1st Edition

Building Stones of Milan and Lombardy 2-Volume Set

    704 Pages 148 B/W Illustrations
    by CRC Press

    Milan and Lombardy have played an important role in the Italian country since the Roman period. This importance is reflected also by the diffusion of stone architecture: a persisting trait of Milan architecture was the use of different stones in the same building. Milan lies in the middle of the alluvial plain of the Po, far from the stone quarries; some waterways were dug out in order to supply the building stones from the surrounding territories.

    The study of stone as building material was significant at the end of 19th century, but then it was largely neglected by both architects and geologists. So it is significant to suggest a study about the stones employed to build in Milan (Part One) in relationship with a petrographic study about the features of the stones quarried in the whole Lombard territory (Part Two).

    Part One contains a record of Milanese edifices, edifices marking the different historical periods. Each edifice is described in a "card" containing: the building history, the architect, the kind of stone employed and subdivided according to the different parts of the building, the shape of stone elements. Part Two contains the description of the features of the stones reported in the first part. They are metamorphic and magmatic rocks of the Alpine area; sedimentary rocks and loose materials of the Prealpine area; sedimentary rocks of the Apennine area; loose sediments of the Padania plain. Some stones, coming from other northern Italian regions, and used in Lombard architecture, are also described. Each stone is described in a "card" containing: commercial and historical names, petrographic classification, macroscopic features, mineralogical composition, microscopic features, geological setting, quarry sites, transport to yards, morphology of dressed elements and surface handworking, use in architecture in the whole Lombard territory and abroad, decay morphologies. A particular investigation is addressed to the stones used during the 20th century, a great part of them was never used before in Milan and in Lombardy.

    Volume 1. 1. Stone architecture in Milan. 2. From piazza Duomo to piazza Fontana. 3. From piazza della Scala to piazza San Babila. 4. From Ca’ Granda to piazza Missori. 5. From Carrobio to Cordusio and piazza Affari. 6. From via Broletto to corso Garibaldi and Brera. 7. From via Manzoni to corso Venezia. 8. From Porta Vittoria to Porta Romana. 9. From corso Italia to Porta Ticinese. 10. Sant’Ambrogio and surroundings. 11. From via Dante to piazza Castello and corso Sempione. 12. North-west Sector. 13. North-east Sector. 14. East Sector. 15. South Sector. 16. West Sector. Volume 2. 1. Geology of Lombardy. 2. Stone quarrying, transporting and dressing in Milan and Lombardy. 3. Decay phenomena on building stones of Lombardy. 4. Stones from the province of Bergamo. 5. Stones from province of Brescia. 6. Stones of the province of Como and Lecco. 7. Stone from province of Pavia. 8. Stones from province of Sondrio. 9. Stones from the province of Varese. 10. Stones from Verbano-Cusio-Ossola. 11. Stones from Apulia. 12. Stones from Piedmont. 13. Stones of Friuli Venezia-Giulia. 14. Stones from Latium. 15. Stones from Liguria. 16. Stones of Trentino-Alto Adige. 17. Stones from the region Toscana. 18. Stones from Veneto. 19. Stones from Europe. 20. Coloured marbles (opus sectile, inlay). 21. Mortar and plaster. 22. Brick and Artificial stone. 23. Masonry. 24. Pavements. 25. Church Altars. 26. Monuments. 27. Funeral Chapels of Cimitero Monumentale. 28. Atlas of stones and their textures.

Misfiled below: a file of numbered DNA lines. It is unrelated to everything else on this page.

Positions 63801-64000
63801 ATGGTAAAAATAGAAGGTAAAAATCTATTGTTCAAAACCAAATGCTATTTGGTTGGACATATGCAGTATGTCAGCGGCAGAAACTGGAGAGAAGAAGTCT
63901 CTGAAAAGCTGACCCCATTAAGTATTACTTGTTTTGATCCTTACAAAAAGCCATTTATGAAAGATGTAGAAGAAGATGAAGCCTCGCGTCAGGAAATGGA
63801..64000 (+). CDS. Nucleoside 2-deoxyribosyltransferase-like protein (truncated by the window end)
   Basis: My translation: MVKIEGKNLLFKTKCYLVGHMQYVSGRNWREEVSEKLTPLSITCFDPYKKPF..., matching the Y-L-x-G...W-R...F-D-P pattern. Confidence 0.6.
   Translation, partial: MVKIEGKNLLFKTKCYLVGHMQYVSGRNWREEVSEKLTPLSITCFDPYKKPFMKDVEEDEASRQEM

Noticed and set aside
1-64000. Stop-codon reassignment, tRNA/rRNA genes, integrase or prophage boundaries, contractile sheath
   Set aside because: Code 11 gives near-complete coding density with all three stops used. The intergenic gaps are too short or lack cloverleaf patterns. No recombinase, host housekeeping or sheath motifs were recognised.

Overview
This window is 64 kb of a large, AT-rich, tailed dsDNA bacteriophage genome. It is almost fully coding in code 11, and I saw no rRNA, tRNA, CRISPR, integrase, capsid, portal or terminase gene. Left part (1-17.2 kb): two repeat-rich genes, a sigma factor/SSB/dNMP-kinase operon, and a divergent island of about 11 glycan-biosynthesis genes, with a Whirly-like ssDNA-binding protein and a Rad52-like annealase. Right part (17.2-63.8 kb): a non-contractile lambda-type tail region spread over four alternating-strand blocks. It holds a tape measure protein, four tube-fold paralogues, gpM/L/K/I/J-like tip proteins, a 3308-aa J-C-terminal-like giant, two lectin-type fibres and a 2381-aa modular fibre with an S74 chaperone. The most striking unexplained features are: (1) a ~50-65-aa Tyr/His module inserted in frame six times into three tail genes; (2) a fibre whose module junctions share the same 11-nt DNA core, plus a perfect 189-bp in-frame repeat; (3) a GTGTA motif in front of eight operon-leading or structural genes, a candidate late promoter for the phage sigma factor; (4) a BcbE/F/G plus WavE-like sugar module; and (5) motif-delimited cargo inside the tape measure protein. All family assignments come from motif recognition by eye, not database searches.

Roberto Bugini was born in Milan, Italy in 1952. He graduated in Scienze Geologiche (Geology), University of Milan in 1976. Since 1983 he has been a researcher of CNR-ICVBC Istituto Conservazione Beni Culturali. He has been a lecturer in Stone materials at the Scuola di Specializzazione in Archeologia - Università Cattolica di Milano, since 2009.His fields of interest are stones and mortars used in historic architecture with particular application to the territory of Lombardy (Italy).

    Luisa Folli  was born in Lodi in 1956. She graduated in Scienze Naturali (Natural sciences), University of Milano, in 1990. Since 1991 Luisa works in the field of stone conservation and is a teacher (Mineralogy and Petrography) at Scuola di Restauro ENAIP - Percorso quinquennale per Restauratori Beni Culturali (Botticino-Brescia) since 1995. Field of interest: scientific analyses on nature and decay of historic building materials. References: about 150 articles on books, journals and proceedings.